Getting to doctors’ appointments, a job interview or to work will become easier for seniors and people with disabilities in Annapolis, Digby and Kingston-Greenwood. The province is providing $20,000 to the Trans County Transportation Society to help purchase a new wheelchair accessible bus. The new bus will serve residents in Annapolis, Digby and Kingston-Greenwood. The purchase means there will be two buses to serve nursing home residents, seniors, single mothers getting back into the work force, disabled and other Nova Scotians who require accessible transportation services in the area. “Lack of transportation is a prime barrier to quality of life and one of the single biggest roadblocks to accessing health care, education and employment opportunities,” said Barry Barnet, Minister of Service Nova Scotia and Municipal Relations. “Organizations like the Trans County Transportation Society are making a big difference in people’s lives and government is committed to continuing to support that success.” Last year, community-based organizations funded by the province provided more than 90,000 rides to seniors and people with disabilities in Nova Scotia. Most of these rides were for people with disabilities looking for a job and taking seniors to medical appointments. “We’re excited to receive the funding to better serve our clients,” said Debbie Decker, a Trans County Transportation employee. “The funds will help to purchase a much needed new wheelchair accessible vehicle.” The Accessible Transportation Assistance Program helps to improve existing transportation services through the purchase of an accessible vehicle or modification of an existing vehicle. The program is one way the province is demonstrating its commitment to equal opportunity and improving access to community facilities and venues for persons with disabilities. Under this program, cost-shared grants are available to community groups for accessibility-related improvements. For more information on the community and municipal accessible transportation programs, visit the Service Nova Scotia and Municipal Relations website at www.gov.ns.ca/snsmr/muns/infr or call toll-free 1-877-305-RIDE (7433).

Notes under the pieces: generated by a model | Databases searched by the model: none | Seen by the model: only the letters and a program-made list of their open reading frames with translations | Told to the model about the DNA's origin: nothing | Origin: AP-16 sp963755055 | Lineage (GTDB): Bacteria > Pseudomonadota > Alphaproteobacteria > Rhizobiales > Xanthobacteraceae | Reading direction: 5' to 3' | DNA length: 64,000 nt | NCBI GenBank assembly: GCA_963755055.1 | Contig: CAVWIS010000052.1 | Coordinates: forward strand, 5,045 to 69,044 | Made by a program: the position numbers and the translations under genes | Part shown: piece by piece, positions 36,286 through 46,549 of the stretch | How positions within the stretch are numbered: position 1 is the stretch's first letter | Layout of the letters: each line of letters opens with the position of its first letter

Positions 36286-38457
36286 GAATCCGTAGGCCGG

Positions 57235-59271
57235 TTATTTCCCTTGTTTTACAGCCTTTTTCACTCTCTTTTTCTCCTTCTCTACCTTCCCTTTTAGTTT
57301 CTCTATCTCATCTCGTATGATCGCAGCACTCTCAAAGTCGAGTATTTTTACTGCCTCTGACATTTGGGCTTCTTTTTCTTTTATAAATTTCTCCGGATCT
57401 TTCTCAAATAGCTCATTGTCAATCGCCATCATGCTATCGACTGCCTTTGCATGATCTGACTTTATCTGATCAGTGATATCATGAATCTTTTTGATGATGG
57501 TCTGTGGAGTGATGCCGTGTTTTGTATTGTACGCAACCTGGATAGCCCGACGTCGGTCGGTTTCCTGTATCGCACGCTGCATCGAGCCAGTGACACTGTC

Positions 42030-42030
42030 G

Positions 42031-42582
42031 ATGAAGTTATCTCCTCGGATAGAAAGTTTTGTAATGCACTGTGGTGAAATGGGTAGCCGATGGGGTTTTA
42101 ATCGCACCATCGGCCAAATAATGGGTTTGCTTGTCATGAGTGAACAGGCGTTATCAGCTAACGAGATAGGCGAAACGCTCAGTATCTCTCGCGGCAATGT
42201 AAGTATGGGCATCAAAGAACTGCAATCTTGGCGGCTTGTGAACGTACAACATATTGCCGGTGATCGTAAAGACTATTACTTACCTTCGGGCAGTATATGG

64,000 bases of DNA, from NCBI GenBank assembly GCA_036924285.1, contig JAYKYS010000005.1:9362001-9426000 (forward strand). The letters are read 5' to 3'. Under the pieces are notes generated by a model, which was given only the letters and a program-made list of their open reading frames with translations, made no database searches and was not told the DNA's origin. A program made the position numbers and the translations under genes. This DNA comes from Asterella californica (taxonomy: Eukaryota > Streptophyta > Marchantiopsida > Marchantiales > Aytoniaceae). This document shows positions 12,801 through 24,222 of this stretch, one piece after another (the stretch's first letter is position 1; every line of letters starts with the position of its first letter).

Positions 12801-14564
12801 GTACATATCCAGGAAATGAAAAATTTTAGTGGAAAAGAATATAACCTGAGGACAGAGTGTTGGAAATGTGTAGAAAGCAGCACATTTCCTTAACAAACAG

Login/Register With: LEAVE A REPLY Cancel replyLog in to leave a comment Advertisement Facebook “Unspeakable is a powerful, character-driven drama that will shine a light on a dark chapter in our recent history through Robert’s passionate and deeply personal storytelling,” said Sally Catto, general manager, programming, CBC. “We look forward to partnering with SundanceTV and AMC Studios to bring this remarkable original Canadian story to audiences at home and around the world.”“SundanceTV has a reputation for bringing our viewers the best programming from around the world, and the ability to do that with a creative partner like Rob, who has done such remarkable work with our sister network BBC America, is something truly special,” said Jan Diedrichsen, General Manager, SundanceTV and Sundance Now. “This drama, while set in Canada, really is the kind of story that will resonate around the world and, while it took place 30 years ago, is very current in its themes and ability to capture audiences today.”A CBC and SundanceTV original series, “Unspeakable” is produced by Mezo Entertainment, with Cooper and Meridian Artists’ Glenn Cockburn serving as executive producers. Cooper is currently showrunning season two of “Dirk Gently’s Holistic Detective Agency” for BBC America, Netflix and AMC Studios. CBC and SundanceTV have greenlit a new eight-part drama miniseries UNSPEAKABLE, focused on the tainted blood SCANDAL in Canada in the early 1980s. Created by Robert C. Cooper (“Dirk Gently’s Holistic Detective Agency,” “Stargate SG-1,” “Stargate: Atlantis”), who will also serve as showrunner and executive producer, the project is produced by Cooper’s Mezo Entertainment and will be filmed in Canada in early 2018 for broadcast on CBC in Canada and SundanceTV in the U.S., with AMC Studios managing worldwide distribution outside of Canada.Based on first-person experience and two non-fiction books, BAD BLOOD by Vic Parsons and The Gift of Death by Andre Picard, “Unspeakable” chronicles the emergence of HIV and Hepatitis C in Canada in the early 1980s and the tragedy that resulted after thousands of people were unnecessarily infected by tainted blood. One of the largest medical disasters in Canadian history, the blood SCANDAL triggered a federal inquiry and precedent-setting lawsuit resulting in BILLIONS of dollars of compensation to victims. The series is a passion project for Cooper, who himself was a victim, having contracted Hepatitis C from tainted blood.“I am thrilled and, frankly, somewhat daunted by the opportunity to tell this story that has deeply affected so many people,” said Cooper. “CBC is the perfect place for this project and I am grateful to Sally Catto and everyone at the broadcaster for their support. I am also extremely excited to have SundanceTV and AMC Studios on board and thankful to Jan Diedrichsen of SundanceTV and Rick Olshansky and Stefan Reinhardt of AMC Studios for their enthusiasm for the project.” Advertisement Twitter Advertisement